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Thread: Cylindrical polars

  1. #1
    Nov 2010

    Cylindrical polars

    Cylindrical polar coordinates surface integral

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    how do you know when using cylindrical polar coordinates whether to take the surface integral over the curved surface of the cylinder or the two top and bottom flat surfaces?

    which key info in a question indicates which of the two integral should be taken?

    thank you,

    Last edited by mr fantastic; Nov 23rd 2010 at 03:41 AM. Reason: Title.
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  2. #2
    MHF Contributor

    Apr 2005
    You seem to be confusing two completely different concepts. You can use "cylindrical coordinates" (no need for the word "polar"- cylindrical coordinates are necessarily polar coordinates with the z-axis added) for many different kinds of problems, not just finding surface area. On the other hand, it is certainly possible to find surface area of a cylinder in Cartesian or even spherical coordinates.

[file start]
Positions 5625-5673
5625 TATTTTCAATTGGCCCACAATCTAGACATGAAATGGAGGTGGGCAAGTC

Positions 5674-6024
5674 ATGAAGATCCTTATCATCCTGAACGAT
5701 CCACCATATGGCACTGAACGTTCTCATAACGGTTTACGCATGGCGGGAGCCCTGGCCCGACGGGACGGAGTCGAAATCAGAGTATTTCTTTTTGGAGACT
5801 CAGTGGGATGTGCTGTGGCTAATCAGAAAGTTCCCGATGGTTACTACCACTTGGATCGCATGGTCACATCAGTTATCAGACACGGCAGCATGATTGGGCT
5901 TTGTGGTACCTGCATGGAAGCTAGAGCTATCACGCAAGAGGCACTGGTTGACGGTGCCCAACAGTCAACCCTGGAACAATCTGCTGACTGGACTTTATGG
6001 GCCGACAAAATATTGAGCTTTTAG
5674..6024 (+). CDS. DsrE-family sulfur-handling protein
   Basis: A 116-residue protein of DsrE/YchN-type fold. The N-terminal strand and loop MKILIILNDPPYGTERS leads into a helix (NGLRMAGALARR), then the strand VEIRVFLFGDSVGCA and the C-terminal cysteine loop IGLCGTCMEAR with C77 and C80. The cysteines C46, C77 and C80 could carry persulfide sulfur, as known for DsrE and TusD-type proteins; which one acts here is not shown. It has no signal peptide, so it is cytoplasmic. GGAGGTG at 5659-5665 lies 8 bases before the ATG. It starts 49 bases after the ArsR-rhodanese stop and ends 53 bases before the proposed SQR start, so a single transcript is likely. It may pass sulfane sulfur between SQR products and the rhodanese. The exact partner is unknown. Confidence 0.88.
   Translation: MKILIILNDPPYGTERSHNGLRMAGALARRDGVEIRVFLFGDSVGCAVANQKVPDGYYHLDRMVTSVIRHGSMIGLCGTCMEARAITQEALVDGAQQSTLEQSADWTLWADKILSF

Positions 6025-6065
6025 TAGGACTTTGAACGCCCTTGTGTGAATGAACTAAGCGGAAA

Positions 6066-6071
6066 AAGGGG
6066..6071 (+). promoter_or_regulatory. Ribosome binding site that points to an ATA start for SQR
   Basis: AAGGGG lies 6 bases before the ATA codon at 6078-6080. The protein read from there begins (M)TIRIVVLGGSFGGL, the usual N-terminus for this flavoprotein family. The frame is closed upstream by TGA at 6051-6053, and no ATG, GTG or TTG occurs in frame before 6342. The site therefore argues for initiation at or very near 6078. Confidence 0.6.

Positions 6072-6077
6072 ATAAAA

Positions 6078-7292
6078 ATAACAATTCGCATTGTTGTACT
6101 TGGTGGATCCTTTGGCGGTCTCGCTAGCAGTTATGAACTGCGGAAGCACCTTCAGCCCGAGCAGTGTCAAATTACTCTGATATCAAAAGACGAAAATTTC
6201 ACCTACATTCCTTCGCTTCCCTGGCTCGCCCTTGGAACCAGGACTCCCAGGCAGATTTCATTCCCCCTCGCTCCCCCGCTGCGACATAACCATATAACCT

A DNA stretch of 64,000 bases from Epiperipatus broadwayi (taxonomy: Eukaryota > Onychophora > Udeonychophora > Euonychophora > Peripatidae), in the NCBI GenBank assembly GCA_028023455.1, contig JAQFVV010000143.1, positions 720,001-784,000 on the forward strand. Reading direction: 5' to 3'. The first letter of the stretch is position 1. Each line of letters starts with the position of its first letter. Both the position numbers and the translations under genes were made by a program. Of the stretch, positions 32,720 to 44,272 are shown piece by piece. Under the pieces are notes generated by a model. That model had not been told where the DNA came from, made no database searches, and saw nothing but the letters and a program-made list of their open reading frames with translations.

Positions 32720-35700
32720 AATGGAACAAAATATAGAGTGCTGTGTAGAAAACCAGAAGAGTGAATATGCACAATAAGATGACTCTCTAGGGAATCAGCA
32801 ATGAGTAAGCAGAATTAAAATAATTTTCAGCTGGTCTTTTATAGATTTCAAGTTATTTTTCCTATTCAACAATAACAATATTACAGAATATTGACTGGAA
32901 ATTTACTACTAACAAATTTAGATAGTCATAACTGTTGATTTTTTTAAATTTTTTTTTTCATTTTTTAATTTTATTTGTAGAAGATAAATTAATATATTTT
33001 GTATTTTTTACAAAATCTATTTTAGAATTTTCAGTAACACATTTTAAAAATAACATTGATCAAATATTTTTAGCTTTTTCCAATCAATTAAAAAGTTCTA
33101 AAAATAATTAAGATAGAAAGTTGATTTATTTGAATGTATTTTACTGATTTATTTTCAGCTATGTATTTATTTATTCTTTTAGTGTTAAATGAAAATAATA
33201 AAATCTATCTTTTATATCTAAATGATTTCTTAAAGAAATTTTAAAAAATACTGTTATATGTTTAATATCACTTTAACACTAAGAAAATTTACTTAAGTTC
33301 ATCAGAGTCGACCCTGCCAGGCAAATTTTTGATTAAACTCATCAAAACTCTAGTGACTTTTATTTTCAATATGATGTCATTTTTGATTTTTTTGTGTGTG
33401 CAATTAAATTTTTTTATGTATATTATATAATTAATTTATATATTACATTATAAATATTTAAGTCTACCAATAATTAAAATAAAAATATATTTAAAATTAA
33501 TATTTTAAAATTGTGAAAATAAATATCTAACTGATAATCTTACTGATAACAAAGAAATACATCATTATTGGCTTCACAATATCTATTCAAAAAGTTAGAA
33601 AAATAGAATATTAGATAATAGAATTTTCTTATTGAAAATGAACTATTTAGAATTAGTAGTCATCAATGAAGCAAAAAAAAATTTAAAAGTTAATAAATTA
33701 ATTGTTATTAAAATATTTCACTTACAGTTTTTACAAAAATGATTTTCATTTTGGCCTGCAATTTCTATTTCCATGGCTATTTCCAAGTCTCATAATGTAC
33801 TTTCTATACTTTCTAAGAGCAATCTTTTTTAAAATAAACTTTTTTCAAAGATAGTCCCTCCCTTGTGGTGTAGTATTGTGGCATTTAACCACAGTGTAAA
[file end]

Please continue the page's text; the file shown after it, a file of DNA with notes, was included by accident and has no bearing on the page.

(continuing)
If the problem is to find the surface area of a cylinder then it depends on exactly what the question asks. Typically, if you are given a cylinder with a specificed length the surface area includes the two end points, while the "curved surface" does not. Of course, if you are given just an equation for the curved surface, that does not include the endpoints.
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